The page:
Psych 3070: Human Sexuality, Spring Semester 2016 Week 6 Birth Control For a particular birth control technique, the percentage of pregnancies during the first year of use by couples who: Perfect-use pregnancy rate o Use the technique properly and consistently Typical-use pregnancy rate o Use the technique, regardless of whether or not they use it properly or consistently Abstinence o 100% effective o “Abstinence-only” programs are not effective Behavioral changes are short-term and programs have no long-term effect Teens who take abstinence-only programs are less likely to use condoms when they do have sex and more likely to get (or get someone) pregnant Relatively ineffective methods: o Withdrawal The male withdrawals the penis prior to orgasm and ejaculates outside of the vagina The Cowper’s gland secretes fluid prior to orgasm BUT, relies on the male’s self-control (96% perfect vs. 78% typical) o Douching Rinsing out the vagina after sex in order to remove sperm However, sperm will have already reached the cervix, douching may even push them forward (60% effective) Fertility awareness: o Abstaining from intercourse while the female is likely ovulating o Calendar method- uses formula to estimate date of ovulation (but cycles are variable) and is 76-87% effective o Billings method- uses cervical mucus consistency to estimate ovulation, 97% perfect use rate but 76-87% typical use rate o Symptothermal method- uses basal body temperature along with cervical mucus, 99.6% perfect use rate but 80-87% typical use rate Spermicides o Foams, jellies, creams, film, suppositories, and tablets that contain sperm-killing chemicals o Often used in conjunction with a barrier method o When used alone: Perfect-use rate of 82% Typical-use rate of 72% Barrier methods o Male condom Invented in 1500s using lamb intestines Most modern condoms made out of rubber Perfect-use is 98%, but typical-use is 82% o Female condom Similar to a male condom, one open-ended ring is at vaginal entrance while the close-ended ring is pushed back to the cervix Perfect use is 95%, but typical-use is 89% o Both provide protection against many kinds of STIs o Diaphragm With spermicide Perfect use: 94% Typical use: 88% o Cervical cap Perfect use: 90.5% Typical use: 84% o Contraceptive sponge Perfect use: 91% (80% if previously given birth) Typical use: 88% (76% if previously given birth) The Pill 17% of reproductively-aged U.S. women are on the pill Nearly 100 brands, many of which act slightly different Synthetic estrogen and/or synthetic progesterone prevent the pituitary from releasing FSH and LH o Thicken cervical mucus, preventing sperm travel o Preventing release of egg (ovulation) However, the pill needs to be taken every day at the same time to be effective o 20-50% of users do not take it every day o Perfect-use in 99.7%, but typical-use in 91% Other Hormone-Based Contraception The Patch o Instead of havinthto take a pill a day, one has to change a patch every week (4 week off) The Ring o Ring inserted into vagina and left for 3 weeks o Perfect-use is 99.7% and typical-use is 91% for both o Both provide synthetic estrogen and progesterone The Shot o Injectable drug containing synthetic progesterones, every 3 months o Perfect-use is 99.8% and typical-use is 94% Long-Acting Reversible Contraception Intrauterine Devices (IUD) o More common than the pill worldwide o Copper or progesterone-releasing (effective for 10-12 or 5-7 years, respectively) o Prevent sperm transportation through uterus o Better than 99% effective Hormone implants o Single rod inserted under skin for 3 years o Releases synthetic progesterone Sterilization Vasectomy o Does not interfere with normal hormone production o Sever the vas deferens o Least invasive Tubal Sterilization o May safely engage in intercourse after operation (3 months for males) Emergency Contraception Plan B o “The morning after pill” o taken after intercourse has already occurred o 50% effective if taken within 3 days o High level of progesterone prevents conception Terminating Pregnancies Medical abortion o RU 486 chemically block progesterone and endometrium cannot be maintained o 92% effective, must occur within first 8 weeks Dilation and Curettage o Cervix is dilated and uterine lining is scraped o Used to be most common form for first 15 weeks of pregnancy Dilation and Evacuation o Vacuum removes fetal material o 88% of legal abortions in U.S., must be within first 12 weeks o Most used in the U.S. Induced labor The Future Male Pill o Attempt to male a pill that inhibits sperm production o Often side effects of lowered sex drive and inability to have an erection o Potential difficulties in inhibiting production of ANY sperm Vaccination o Cause body to produce antibodies to proteins in either eggs or sperm o Inhibits production, function, or outcome o Needs to be highly tissue-specific Pregnancy and Childbirth Conception Graafian follicle breaks open and releases ovum, where it enters the fallopian tubes Takes 3-7 days to travel down the uterus, but ovum can only be fertilized during the first 24 hours it leaves the ovary 200-400 million sperm released during ejaculation- only a few thousand reach fallopian tube and fewer than 50 reach the egg Sperm can live 3-5 days in reproductive tract If sperm does not penetrate ovum, it becomes overly “ripe” and disintegrates in the uterus Implantation Membrane allows sperms to pass, upon one sperm passing the membrane almost instantaneously changes to prevent more sperm Within 24-30 hours, nuclei have fused to form a zygote Cell division begins but size does not increase Blastocyst (about 100 cells) reaches uterus 8-11 days after ovulation, blastocyst attaches to endometrium Called an embryo after implantation, and fetus at about 8 weeks Umbilical cord and placenta will serve as mother/infant interface First trimester Mother o HCG secreted by placenta prevents corpus luteum from degrading and continues to produce progesterone (for the endometrium) o HCG pregnancy test most accurate 2 weeks or more after missed period o Morning sickness 50-90% experience nausea/vomiting Week 6/8 to week 20 Embryo/fetus o Endoderm from nervous system, skin, and teeth o Mesoderm forms muscles, skeleton, and blood vessels o Endoderm forms internal organs o 3 week: neural tube forms o 4 week: umbilical cord, heart, and digestive system begin to form th o 8 week: heart is pumping and all organs are developing Second trimester Mother o The movements of the fetus can be felt by the mother o Morning sickness ends o Water retention may cause swelling o Breasts swell and produce thick liquid which precedes milk Fetus th o 5 month: detectable heartbeat, responds to sound, and has definite periods of sleep and wakefulness o 6 month: can open eyes, suck thumb, and respond to light o At the end of this trimester, the fetus will be about 1 foot long and weigh 1 pound Third trimester Mother o Walk, sitting, and rising becomes more difficult o Back pain o Enlarged uterus puts pressure on bladder and stomach o Indigestion, heartburn, gas, and constipation are common o General low energy Fetus th o End of 7 month: fetus about 15 inches long and weighs 1.5 pounds o 8 month: fatty tissue develops under skin and weight gain rapidly th o End of 8 month: 16-17 inches long and weighs 4 pounds, will gain .5 pounds per week o 9 month: about 20 inches and 7-7.5 pounds Complications of pregnancy Teratogens: substances that can harm an embryo/fetus Each part of development has a critical period when some feature is developing and is susceptible Alcohol: most sensitive during wee 3 to end of first term of pregnancy, fetal alcohol syndrome associated with physical deformities and mental deficiencies Smoking: low birth weight, miscarriage, preterm birth, and infant mortality Other drugs: cocaine leads to diminished growth and preterm births, caffeine is associated with reduced birth weights, etc. Miscarriages o As many as 3 in 4 conceptions fail to implant or are spontaneously aborted o 15% of pregnancies past this first 6 weeks fail to survive to term Rh incompatibility o Antibodies in mother attack blood of the infant o Usually problem after first child, injection given to prevent antibodies Preeclampsia o Affects 3-5% of pregnant women o Excessive water retention leads to high blood pressure, weight gain, and swollen joints due to altered immune response o Baby must de delivered prematurely or else come may occur Highly sensitive periods Heart: weeks 3-6 Central nervous system: weeks 3-6 External genitalia: weeks 7-9 Evolution of morning sickness Protects embryo by causing pregnant females to expel and avoid foods which contain teratogenic and abortifcient properties o Morning sickness peaks when embryo is most susceptible o Females with morning sickness are less likely to miscarry o Females who vomit are less likely to miscarry than those with just nausea o Common aversions include alcoholic and caffeinated beverages and strong-tasting vegetables Greatest cross-cultural aversion is to meat, fish, poultry and eggs o Often contain parasites and pathogens o Pregnant females are immunosuppressed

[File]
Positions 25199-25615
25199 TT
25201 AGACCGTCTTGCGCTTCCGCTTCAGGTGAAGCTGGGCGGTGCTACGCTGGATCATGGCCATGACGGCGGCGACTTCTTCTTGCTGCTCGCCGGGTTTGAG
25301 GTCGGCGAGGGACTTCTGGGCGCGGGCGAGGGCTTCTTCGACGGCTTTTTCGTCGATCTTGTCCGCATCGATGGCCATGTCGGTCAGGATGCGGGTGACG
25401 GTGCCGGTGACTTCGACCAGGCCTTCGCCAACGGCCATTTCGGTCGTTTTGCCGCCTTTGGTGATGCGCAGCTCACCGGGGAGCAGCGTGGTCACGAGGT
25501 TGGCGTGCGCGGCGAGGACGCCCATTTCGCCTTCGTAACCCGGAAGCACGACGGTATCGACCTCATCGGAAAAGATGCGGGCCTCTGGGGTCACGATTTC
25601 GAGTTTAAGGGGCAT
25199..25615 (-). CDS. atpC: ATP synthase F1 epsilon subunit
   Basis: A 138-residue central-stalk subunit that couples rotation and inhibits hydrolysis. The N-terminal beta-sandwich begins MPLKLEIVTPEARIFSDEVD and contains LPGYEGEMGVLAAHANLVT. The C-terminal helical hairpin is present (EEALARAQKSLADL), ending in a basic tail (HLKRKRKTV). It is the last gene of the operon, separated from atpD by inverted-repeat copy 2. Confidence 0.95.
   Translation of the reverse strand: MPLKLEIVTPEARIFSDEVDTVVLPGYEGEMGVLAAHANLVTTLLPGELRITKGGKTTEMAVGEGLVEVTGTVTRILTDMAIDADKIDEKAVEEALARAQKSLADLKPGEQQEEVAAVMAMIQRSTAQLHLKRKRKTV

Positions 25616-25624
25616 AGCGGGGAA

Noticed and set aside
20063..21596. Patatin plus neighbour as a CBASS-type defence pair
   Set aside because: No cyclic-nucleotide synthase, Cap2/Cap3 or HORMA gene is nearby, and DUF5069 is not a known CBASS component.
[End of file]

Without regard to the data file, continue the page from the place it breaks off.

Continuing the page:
Are you sure you want to buy this material for
You're already Subscribed!
Looks like you've already subscribed to StudySoup, you won't need to purchase another subscription to get this material. To access this material simply click 'View Full Document'